FHA loans, for example, are popular among many first-time, low-income and single home buyers thanks to their more lenient credit requirements and low down payment options. When you get an FHA loan, the minimum down payment is just 3.5%. On that $200,000 home, that’s $7,000.
It’s also possible to get a conventional loan with a down payment as little as 3%, if you’re able to qualify for this option. A 3% down payment on a $200,000 home is just $6,000. Still a considerable amount of money, but a bit easier to save for than a 10% or 20% down payment.
If you’re eligible for a USDA loan, you won’t have to make a down payment at all. The same is true if you qualify for a VA loan, which are available to U.S. military servicemembers, veterans and some surviving spouses.
Find A Co-Signer For Your Mortgage
If you’re having trouble getting approved for a loan on your own, it may be possible to have someone co-sign the mortgage with you. This means that they’ll also be legally responsible for the loan, and that their financial and credit information will be used in helping determine your eligibility for a loan.
This can be helpful if you have poor credit or insufficient income to qualify on your own. However, it comes at a big risk for your co-signer. When someone co-signs a mortgage, they’re just as responsible for paying it back as the primary borrower, even if they don’t live in or own the home. If you miss a payment, that can affect their credit just as much as yours. If you stop paying the mortgage altogether, they’re on the hook for the entire thing.
Depending on your loan, your co-signer may need to be someone you have a familial relationship with.
Pay Down Debt
If you have a significant amount of debt, you might have a hard time getting a mortgage or saving for a down payment, especially if you’re applying on a single income.
Instead of trying to jump into homeownership right away, you might want to consider focusing all your efforts on paying off any debt you owe, including student loans, auto loans or credit card debt.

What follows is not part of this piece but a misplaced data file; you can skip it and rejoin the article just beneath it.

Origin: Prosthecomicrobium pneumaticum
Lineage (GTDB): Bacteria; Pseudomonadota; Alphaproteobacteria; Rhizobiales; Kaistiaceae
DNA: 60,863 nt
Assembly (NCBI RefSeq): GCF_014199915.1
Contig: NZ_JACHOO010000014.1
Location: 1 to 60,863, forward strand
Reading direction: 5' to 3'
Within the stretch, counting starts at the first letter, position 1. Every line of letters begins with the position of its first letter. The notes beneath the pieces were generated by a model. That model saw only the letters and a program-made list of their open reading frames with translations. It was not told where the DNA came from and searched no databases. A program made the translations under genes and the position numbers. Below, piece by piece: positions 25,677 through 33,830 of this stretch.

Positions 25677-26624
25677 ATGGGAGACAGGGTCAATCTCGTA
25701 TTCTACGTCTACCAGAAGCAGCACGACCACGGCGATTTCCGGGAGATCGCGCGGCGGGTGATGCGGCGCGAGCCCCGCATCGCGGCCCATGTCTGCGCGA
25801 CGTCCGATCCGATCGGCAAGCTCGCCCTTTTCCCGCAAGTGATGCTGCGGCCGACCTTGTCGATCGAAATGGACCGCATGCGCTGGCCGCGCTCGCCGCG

Paying off debt lowers your debt-to-income ratio, which typically increases the amount of money you’ll be able to borrow and makes you more attractive to lenders, which can translate to a more affordable interest rate.
Plus, when you have smaller debt payments each month, you’ll have more money to save for your down payment.
Reflect Thoughtfully On Your Life Goals
Buying a home isn’t something that should be rushed into; it’s something you need to be fully prepared for.
If you’re unsure of whether homeownership or renting makes more sense for you and where you’re currently at in life, take some time to think about why you’re considering purchasing a home and reflect on whether you’re ready to take on the responsibility of being a homeowner.
For example, are you willing to take on the additional housework (such as shoveling snow, mowing the lawn or making repairs) that comes with owning your own home? Do you plan to stay in the home for at least several years? What will you do if you want to leave but are unable to sell your home?
Think about how a home fits into your future goals. Do you need extra bedrooms in case you plan on expanding your family in the coming years? If you have kids or plan on having them, do you want to only search for homes in highly rated school districts?
Owning your own home provides a lot of freedom and stability, but it also comes with a lot of work, especially if you’re the sole owner. Be sure you’re ready before taking this big step.
Lean On Others For Inspiration And Guidance
When it’s just you, having a community to rely on can make the world of difference in ensuring that your home buying process goes smoothly.
Do some research and read stories from those who have already purchased a home while single and see what worked for them. Reach out to acquaintances who are also going through the process as a single person. Ask home-owning family members for their advice, or invite a knowledgeable friend to come along with you on house showings to provide their input.
Just because you’re going it alone doesn’t mean you have to, well, go it alone.
What Kind Of Home Is Best For A Single Person?
When you buy a house by yourself, you don’t have to make any compromises – you get to pick exactly the house that you want.
What should that house look like, exactly? Everyone is different, so it really depends. Think about your lifestyle, what you want out of your home and your needs.
Is being close to work important? Do you need a lot of yard space? Do you want an extra bedroom that you can transform into a home office? Condo or detached home? Lots of space for entertaining? It’s all up to you (and your budget).
Buying a home as a single person can be challenging in a lot of ways, but it can also be incredibly rewarding.
Our best advice: save as much as you can, know what you want and don’t be afraid to lean on your support system.